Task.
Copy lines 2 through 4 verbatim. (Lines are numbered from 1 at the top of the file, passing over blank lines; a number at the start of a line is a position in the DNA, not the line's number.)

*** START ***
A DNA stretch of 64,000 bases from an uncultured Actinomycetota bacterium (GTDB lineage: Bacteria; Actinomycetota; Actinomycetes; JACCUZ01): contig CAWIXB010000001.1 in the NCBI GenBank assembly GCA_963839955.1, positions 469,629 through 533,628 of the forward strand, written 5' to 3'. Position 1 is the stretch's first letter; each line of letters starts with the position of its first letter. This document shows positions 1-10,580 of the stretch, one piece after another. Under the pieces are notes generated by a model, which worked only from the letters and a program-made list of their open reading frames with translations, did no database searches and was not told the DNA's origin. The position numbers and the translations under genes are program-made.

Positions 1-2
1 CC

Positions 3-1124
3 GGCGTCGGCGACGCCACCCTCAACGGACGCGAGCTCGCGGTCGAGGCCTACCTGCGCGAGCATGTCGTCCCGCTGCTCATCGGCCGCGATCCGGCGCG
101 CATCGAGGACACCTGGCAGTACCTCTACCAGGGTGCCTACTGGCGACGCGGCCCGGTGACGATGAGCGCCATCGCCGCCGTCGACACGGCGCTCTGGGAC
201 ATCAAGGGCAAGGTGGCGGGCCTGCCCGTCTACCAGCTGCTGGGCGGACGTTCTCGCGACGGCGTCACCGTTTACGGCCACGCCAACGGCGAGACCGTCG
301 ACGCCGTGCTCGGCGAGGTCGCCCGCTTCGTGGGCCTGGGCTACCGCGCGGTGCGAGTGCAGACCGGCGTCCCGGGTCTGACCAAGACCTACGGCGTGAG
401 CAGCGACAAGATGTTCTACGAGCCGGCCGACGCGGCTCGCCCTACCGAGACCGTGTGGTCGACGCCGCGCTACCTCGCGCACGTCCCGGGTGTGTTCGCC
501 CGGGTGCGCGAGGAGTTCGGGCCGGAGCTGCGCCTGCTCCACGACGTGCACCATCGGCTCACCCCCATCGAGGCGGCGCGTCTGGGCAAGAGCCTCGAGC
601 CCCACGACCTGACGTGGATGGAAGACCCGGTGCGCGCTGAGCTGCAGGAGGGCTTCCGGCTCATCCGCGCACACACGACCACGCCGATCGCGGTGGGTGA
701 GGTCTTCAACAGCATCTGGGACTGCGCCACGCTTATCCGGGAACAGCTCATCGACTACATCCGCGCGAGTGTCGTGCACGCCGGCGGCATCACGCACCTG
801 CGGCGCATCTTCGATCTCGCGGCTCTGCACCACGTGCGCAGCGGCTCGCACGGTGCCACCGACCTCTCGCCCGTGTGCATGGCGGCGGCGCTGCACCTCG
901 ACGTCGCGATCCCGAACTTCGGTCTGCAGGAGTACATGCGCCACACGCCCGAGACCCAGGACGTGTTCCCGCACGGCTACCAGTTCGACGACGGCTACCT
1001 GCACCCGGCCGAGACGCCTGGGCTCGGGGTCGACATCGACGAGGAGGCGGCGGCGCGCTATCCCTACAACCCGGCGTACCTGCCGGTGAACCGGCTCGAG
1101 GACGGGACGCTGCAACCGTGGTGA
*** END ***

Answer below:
Positions 1-2
1 CC

Positions 3-1124